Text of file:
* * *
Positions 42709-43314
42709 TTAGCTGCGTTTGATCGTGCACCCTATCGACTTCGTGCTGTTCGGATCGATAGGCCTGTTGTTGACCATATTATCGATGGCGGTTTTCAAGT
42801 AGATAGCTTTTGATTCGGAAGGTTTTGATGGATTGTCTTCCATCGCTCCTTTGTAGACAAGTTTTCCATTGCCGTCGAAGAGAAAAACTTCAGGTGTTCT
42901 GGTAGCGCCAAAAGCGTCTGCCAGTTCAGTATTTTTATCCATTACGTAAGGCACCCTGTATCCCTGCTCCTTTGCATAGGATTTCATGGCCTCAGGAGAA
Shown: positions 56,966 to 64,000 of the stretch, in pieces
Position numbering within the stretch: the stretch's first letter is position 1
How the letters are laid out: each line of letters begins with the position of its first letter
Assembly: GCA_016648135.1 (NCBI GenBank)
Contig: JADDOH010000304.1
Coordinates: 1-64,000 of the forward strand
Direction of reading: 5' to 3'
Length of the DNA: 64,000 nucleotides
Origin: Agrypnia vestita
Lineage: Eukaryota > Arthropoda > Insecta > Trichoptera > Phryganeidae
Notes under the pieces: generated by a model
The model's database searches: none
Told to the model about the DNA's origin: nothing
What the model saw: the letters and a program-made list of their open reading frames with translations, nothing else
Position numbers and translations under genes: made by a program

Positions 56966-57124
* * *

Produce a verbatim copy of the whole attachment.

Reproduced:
Positions 42709-43314
42709 TTAGCTGCGTTTGATCGTGCACCCTATCGACTTCGTGCTGTTCGGATCGATAGGCCTGTTGTTGACCATATTATCGATGGCGGTTTTCAAGT
42801 AGATAGCTTTTGATTCGGAAGGTTTTGATGGATTGTCTTCCATCGCTCCTTTGTAGACAAGTTTTCCATTGCCGTCGAAGAGAAAAACTTCAGGTGTTCT
42901 GGTAGCGCCAAAAGCGTCTGCCAGTTCAGTATTTTTATCCATTACGTAAGGCACCCTGTATCCCTGCTCCTTTGCATAGGATTTCATGGCCTCAGGAGAA
Shown: positions 56,966 to 64,000 of the stretch, in pieces
Position numbering within the stretch: the stretch's first letter is position 1
How the letters are laid out: each line of letters begins with the position of its first letter
Assembly: GCA_016648135.1 (NCBI GenBank)
Contig: JADDOH010000304.1
Coordinates: 1-64,000 of the forward strand
Direction of reading: 5' to 3'
Length of the DNA: 64,000 nucleotides
Origin: Agrypnia vestita
Lineage: Eukaryota > Arthropoda > Insecta > Trichoptera > Phryganeidae
Notes under the pieces: generated by a model
The model's database searches: none
Told to the model about the DNA's origin: nothing
What the model saw: the letters and a program-made list of their open reading frames with translations, nothing else
Position numbers and translations under genes: made by a program

Positions 56966-57124